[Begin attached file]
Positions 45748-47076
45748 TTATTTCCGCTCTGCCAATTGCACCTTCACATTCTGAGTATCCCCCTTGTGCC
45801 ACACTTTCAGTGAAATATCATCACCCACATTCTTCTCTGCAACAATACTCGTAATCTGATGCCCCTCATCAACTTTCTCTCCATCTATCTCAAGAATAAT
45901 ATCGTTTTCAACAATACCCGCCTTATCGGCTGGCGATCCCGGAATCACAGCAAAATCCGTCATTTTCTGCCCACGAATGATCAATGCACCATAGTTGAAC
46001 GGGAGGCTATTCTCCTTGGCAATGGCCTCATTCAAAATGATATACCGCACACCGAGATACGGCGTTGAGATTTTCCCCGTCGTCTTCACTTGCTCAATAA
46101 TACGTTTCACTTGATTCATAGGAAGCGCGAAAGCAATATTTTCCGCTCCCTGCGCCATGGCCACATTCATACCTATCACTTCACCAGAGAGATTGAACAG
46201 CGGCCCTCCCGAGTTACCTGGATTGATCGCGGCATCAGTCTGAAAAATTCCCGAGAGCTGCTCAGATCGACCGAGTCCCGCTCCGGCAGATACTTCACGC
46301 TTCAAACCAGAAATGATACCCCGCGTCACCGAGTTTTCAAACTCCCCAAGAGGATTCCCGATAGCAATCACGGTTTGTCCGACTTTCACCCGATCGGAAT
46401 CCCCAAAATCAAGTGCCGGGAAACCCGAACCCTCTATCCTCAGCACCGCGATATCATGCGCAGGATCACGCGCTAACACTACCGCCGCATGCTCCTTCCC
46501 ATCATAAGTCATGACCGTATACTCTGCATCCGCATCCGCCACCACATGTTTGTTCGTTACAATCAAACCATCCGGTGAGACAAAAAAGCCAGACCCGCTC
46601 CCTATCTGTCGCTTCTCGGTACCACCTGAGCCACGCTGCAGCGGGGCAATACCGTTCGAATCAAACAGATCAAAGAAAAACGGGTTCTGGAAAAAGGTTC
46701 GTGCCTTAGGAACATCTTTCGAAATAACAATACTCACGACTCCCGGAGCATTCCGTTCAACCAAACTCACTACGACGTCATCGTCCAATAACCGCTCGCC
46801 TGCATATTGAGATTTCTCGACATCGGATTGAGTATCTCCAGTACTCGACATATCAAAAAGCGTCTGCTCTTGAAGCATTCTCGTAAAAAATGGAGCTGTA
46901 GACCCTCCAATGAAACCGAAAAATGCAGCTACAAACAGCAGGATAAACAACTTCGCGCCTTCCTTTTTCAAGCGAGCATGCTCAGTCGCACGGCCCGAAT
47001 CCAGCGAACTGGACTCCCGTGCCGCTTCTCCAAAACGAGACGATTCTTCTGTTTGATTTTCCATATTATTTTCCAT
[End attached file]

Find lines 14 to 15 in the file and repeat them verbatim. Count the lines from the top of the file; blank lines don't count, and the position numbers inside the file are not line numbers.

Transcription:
46901 GACCCTCCAATGAAACCGAAAAATGCAGCTACAAACAGCAGGATAAACAACTTCGCGCCTTCCTTTTTCAAGCGAGCATGCTCAGTCGCACGGCCCGAAT
47001 CCAGCGAACTGGACTCCCGTGCCGCTTCTCCAAAACGAGACGATTCTTCTGTTTGATTTTCCATATTATTTTCCAT